Our breakfast at Squatter’s was interrupted by a phone call from Alex, the condo’s handyman, who was eager to get started on our punch list. The breakfast service was fast and we arrived in time to meet Alex at the condo. While solving 75% of the condo’s outstanding issues, Alex also provided us with multiple restaurant options, mountain biking route advice, and reassurance that there would not be too much mud up on the trails. Alex was truly living up to his job title!
Shortly after noon we were able to break away from the condo and head up the hill. We chose a route that would get us up to the areas that we feared might be muddy so we could see which rides would be viable.
I had called three bikes shops on Sunday and received grim news immediately post Saturday’s storm about the trail conditions (“Too muddy,” “Don’t go up.”) and even an
inference that the mountain biking season might be over. Contradicting the gloomy bike shop reports, the mid mountain web cam from Park City Mountain Resort showed only a dusting of snow. With warm weather forecasted, we thought we had a chance. Bill posted a condition information request to the Utah forum on MTBR and we heard what we wanted to hear—give it a couple of days and the conditions will be good. Emboldened by our selective hearing, we headed out to Park City but still had some concerns about the conditions.
The day was clear with winds higher up on the hill. The temperatures at the start of the ride were in the low sixties and would rise to the high sixties latter in the day. The short sleeve conditions were a surprise as Bill and I both brought every piece of cold weather riding gear that we owned.
We headed up under the Town Lift taking Sweeny’s Switchbacks to John’s Trail. John’s Trail is a tight and twisty number that winds back and forth through a dense aspen grove on the nose of the ridge. John’s Trail is one of our favorites in Park City. Last time, though, it left a mark. I clipped a tree with my handle bar last summer and ended up gouging a groove in my shin. Knowing that I had even wider handlebars on my new bike, Bill was insistent that we do John’s Trail multiple times. I guess he wanted to see the blood for himself!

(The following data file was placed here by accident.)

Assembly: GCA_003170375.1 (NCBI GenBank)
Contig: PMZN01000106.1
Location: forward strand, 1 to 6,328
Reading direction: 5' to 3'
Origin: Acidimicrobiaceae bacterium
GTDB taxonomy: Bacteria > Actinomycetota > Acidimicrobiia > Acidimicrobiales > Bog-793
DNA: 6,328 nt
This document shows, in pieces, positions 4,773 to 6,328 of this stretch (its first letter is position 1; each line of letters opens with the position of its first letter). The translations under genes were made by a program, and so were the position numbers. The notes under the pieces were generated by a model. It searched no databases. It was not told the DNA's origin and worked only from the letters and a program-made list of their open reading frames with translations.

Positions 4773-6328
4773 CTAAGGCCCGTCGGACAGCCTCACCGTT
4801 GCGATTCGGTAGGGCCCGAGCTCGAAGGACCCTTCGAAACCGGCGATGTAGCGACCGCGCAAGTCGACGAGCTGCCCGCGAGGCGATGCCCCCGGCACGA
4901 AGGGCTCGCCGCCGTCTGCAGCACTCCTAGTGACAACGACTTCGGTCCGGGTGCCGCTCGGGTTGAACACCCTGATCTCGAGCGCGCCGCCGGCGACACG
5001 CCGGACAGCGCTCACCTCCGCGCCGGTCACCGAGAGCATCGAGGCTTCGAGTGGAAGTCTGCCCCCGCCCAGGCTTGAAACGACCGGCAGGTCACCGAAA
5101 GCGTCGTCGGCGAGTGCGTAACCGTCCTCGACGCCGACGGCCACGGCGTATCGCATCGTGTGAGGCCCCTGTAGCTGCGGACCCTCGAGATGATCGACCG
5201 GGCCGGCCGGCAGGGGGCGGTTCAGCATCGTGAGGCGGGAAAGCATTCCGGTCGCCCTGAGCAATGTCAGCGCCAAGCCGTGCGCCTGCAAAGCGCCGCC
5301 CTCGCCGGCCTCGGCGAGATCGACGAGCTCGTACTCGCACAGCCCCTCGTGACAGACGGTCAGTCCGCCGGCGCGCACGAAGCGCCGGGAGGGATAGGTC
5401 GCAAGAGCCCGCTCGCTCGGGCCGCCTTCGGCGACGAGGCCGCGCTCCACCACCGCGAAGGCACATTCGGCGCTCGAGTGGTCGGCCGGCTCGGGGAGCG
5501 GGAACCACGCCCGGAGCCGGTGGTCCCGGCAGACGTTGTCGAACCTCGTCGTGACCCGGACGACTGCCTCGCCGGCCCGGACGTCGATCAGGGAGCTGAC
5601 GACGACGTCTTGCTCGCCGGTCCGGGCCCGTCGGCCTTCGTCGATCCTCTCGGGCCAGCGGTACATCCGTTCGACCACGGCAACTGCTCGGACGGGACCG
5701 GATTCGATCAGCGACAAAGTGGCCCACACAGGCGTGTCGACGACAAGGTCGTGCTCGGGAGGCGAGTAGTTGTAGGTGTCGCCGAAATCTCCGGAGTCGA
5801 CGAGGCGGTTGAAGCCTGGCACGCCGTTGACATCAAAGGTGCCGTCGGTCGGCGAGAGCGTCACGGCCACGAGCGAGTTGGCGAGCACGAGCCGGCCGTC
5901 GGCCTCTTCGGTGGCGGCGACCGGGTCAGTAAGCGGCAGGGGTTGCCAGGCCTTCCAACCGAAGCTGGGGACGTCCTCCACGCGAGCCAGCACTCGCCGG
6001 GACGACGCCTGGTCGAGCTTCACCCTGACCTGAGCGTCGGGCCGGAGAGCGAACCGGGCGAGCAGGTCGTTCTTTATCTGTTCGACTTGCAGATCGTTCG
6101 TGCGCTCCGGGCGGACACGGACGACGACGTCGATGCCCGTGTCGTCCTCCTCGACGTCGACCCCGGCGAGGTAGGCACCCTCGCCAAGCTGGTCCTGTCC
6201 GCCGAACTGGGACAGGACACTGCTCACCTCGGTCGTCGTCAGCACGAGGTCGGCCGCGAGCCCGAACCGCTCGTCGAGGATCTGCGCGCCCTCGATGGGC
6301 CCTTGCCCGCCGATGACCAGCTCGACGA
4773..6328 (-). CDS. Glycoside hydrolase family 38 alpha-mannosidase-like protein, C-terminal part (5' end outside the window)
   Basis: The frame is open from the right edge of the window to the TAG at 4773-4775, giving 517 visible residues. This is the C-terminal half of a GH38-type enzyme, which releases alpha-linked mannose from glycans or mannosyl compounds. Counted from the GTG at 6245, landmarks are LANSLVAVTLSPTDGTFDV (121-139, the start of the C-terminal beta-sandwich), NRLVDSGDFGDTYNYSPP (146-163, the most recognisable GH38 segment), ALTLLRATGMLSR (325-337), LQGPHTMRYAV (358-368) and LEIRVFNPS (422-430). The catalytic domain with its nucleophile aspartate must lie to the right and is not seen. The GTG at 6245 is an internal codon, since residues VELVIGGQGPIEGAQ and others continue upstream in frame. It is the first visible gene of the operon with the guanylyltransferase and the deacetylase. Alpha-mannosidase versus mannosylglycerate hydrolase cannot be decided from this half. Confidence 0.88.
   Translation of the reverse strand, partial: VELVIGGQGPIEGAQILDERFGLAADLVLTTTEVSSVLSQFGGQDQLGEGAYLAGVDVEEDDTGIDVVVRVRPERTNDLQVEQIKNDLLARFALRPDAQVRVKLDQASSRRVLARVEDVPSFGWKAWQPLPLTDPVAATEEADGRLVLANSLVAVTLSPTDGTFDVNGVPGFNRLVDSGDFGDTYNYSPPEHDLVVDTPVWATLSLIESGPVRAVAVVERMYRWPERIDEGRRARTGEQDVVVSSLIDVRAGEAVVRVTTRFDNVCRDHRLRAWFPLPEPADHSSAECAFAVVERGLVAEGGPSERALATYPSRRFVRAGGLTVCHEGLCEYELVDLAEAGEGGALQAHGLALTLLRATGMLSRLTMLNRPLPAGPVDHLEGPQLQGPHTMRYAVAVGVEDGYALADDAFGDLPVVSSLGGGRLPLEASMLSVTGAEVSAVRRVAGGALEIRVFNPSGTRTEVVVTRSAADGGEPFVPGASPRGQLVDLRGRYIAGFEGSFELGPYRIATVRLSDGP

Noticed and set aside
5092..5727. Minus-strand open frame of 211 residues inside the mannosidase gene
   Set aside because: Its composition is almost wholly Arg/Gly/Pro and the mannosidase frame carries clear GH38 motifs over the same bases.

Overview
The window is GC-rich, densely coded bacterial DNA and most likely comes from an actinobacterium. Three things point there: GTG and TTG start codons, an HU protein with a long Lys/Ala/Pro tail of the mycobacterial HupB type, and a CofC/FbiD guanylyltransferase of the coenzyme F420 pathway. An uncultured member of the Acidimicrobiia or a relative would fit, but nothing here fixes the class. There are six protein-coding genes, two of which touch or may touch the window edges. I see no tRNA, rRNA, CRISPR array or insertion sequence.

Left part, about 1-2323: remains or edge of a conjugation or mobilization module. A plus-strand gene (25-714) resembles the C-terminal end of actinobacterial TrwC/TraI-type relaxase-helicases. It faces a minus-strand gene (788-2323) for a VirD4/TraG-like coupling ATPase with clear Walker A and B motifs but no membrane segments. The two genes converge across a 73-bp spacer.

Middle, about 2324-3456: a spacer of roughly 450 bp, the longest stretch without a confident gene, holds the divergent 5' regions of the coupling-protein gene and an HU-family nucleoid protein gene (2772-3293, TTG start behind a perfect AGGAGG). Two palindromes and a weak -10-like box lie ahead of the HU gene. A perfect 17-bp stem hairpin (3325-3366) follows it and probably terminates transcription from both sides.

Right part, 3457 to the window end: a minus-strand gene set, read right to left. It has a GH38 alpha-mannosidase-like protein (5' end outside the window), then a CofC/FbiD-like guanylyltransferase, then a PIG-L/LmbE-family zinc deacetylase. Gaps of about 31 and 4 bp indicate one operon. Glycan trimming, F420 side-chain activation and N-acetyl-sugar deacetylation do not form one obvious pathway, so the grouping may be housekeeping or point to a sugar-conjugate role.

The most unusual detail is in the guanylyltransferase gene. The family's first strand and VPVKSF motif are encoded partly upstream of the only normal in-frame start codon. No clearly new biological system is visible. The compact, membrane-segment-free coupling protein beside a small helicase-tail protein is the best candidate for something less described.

Gasping at the thin air, we climbed up the hill to the mid mountain level which is around 8,300 feet. Though not at their peak, the aspens glowed golden. The trees had lost many of their leaves which allowed the sun from the clear day to strobe in, lighting the trail tread that was camouflaged in yellow leaf litter. Despite our fears, the trail conditions were perfect. There was no dust, no snow to roll through, and only a couple of easily avoidable muddy spots. The bikes came back clean with no work needed on either the frame or the drive train. We had the trails to ourselves meeting only one local rider and a couple of hikers from out of town (we didn’t check their driver’s licenses, but they were asking us for directions!).
Using a combination of the map and the Bill’s Confused Position System (his GPS was kept safely tucked in his Camelback lest actual data enter into the “Where are we” discussion), we connected to John’s 99. Usually, the trails in Park City are well marked but many of the signs were missing on this visit perhaps because of the looming ski season. We took John’s 99 through the aspen sprinkled pine forest towards Deer Valley until it terminated in a new ski lift and straw covered ski run. We could have crossed over and continued, but it looked like there was a lot of construction ahead and we were going to face similar situations.
After backtracking, we took Empire Link/Mid Mountain Trail back to John’s Trail that Bill was insistent on descending. At the higher altitudes, the aspens were almost completely devoid of leaves standing in stark grey white contrast to the brightly colored bushes and tree leaves on the ground. John’s was dropped harm free with twisty, helmet cam worthy pleasure. A combination of Sweeny’s and various braids dropped us on to Empire Ave near the house.
It was a beautiful ride and one of our favorite non-technical rides of the season. We returned to the house to find that the TV was still not functioning. I might have to talk to Bill this evening. That, in and of it self, is not so bad. It’s just that the resulting therapy bills can start to get expensive!
Pictures for the day:
Restaurant recommendation (inexpensive Mexican, a local’s favorite): El Chubasco, 1890 Bonanza